Exploring the theme of the putative transformation of political modernity under the impact of "new" media, this book adopts a questioning approach to the ways in which cultural and technological factors are affecting the temper of political life, and reflects the variety of normative thinking about and empirical research on the changing character of politics in mediatized cultures. New Media and Politics examines: the extent to which commercial populism now dominates electoral and other political discourses; the ways in which the functions of leadership, government and political parties are modified by different forms of both old and new media; the democratic or undemocratic import of such changes; and the ways in which the dominant territorial paradigm of politics is challenged by the space and time devouring capacities of electronic media.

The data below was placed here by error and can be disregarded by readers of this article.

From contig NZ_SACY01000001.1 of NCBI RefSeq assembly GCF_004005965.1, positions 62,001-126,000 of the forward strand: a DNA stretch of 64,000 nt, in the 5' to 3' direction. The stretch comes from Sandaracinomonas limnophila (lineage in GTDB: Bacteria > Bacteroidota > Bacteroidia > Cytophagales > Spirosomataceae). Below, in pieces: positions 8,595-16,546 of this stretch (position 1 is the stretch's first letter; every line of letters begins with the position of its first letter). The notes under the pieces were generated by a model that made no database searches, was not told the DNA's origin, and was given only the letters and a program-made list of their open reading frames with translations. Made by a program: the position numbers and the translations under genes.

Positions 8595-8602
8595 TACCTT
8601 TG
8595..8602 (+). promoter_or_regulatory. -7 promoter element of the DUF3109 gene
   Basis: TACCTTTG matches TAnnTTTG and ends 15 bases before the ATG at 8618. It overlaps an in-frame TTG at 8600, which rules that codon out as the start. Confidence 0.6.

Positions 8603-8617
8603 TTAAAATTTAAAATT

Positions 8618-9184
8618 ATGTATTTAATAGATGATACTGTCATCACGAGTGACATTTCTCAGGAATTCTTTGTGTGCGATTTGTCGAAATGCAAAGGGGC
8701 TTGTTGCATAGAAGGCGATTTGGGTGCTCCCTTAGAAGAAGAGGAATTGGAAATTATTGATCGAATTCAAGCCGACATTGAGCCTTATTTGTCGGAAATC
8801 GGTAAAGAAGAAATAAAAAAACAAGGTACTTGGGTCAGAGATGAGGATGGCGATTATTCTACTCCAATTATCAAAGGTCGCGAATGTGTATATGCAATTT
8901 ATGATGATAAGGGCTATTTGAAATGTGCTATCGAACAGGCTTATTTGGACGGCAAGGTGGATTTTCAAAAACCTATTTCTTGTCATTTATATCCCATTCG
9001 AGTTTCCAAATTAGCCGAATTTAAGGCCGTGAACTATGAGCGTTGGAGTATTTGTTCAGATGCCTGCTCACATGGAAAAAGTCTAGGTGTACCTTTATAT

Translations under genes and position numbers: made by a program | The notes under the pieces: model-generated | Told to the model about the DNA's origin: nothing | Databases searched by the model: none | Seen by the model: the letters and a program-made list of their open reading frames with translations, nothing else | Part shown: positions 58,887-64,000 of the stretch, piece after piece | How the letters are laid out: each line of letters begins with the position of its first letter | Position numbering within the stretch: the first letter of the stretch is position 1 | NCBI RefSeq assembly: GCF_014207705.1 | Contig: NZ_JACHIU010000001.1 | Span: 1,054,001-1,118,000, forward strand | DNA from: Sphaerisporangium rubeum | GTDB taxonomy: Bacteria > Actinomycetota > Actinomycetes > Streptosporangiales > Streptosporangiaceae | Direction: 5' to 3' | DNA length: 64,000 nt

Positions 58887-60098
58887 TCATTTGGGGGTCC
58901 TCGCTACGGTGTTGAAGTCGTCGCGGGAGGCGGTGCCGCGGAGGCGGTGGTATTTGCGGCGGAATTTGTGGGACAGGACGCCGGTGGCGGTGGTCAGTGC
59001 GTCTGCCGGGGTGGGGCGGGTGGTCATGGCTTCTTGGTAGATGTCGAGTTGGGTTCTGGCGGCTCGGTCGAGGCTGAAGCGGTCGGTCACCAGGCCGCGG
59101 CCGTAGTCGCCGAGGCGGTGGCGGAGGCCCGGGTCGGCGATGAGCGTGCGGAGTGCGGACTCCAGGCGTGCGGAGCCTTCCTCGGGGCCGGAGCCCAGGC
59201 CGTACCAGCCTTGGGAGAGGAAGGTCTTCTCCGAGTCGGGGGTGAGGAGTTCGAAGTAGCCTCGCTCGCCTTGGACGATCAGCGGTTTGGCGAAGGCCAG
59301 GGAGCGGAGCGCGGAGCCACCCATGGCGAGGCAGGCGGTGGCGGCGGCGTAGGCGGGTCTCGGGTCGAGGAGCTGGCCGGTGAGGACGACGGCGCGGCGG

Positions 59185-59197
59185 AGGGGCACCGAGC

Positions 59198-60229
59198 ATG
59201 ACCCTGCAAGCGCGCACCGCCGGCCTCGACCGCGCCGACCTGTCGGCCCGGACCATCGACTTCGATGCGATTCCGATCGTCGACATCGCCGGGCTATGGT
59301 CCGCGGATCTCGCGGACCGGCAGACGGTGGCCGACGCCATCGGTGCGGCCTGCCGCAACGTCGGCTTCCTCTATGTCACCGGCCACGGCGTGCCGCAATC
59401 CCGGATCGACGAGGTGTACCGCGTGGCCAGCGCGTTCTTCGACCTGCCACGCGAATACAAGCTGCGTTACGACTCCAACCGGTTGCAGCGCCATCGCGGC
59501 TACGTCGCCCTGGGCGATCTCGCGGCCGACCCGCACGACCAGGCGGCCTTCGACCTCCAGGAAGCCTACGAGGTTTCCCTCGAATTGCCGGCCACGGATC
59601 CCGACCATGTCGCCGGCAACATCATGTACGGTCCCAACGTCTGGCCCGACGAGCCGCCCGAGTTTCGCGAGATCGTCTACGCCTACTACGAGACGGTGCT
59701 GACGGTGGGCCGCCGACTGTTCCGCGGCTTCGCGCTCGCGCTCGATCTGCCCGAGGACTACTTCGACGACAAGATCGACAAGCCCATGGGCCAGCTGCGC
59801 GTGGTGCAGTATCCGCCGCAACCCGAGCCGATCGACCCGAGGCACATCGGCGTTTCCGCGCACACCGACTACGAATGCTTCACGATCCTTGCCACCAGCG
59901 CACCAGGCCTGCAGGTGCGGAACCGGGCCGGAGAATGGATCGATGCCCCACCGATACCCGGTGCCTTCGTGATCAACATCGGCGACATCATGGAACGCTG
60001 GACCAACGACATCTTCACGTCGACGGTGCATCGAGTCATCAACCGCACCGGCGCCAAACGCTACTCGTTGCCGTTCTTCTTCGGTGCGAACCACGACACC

The Transformation of the Political Audience?

The Transformation of the Political Audience?

The transformation of the political audience?


This chapter discusses the attitudes and approaches of young people to democratic political participation, with particular reference to political communication, in order to examine the under-researched notion of the political audience. Starting from the widely discussed idea that certain forms of political practice are in ‘crisis’, it examines some of the central issues in this debate and thus what might be read as the tensions between modern and postmodern readings of contemporary politics. The argument is contextualized by reference to what are best seen as cultural developments in the social environment of young people (amongst others) – most notably the emergence of media cultures and what have been called ‘promotional cultures’ (Axford and Huggins, ...

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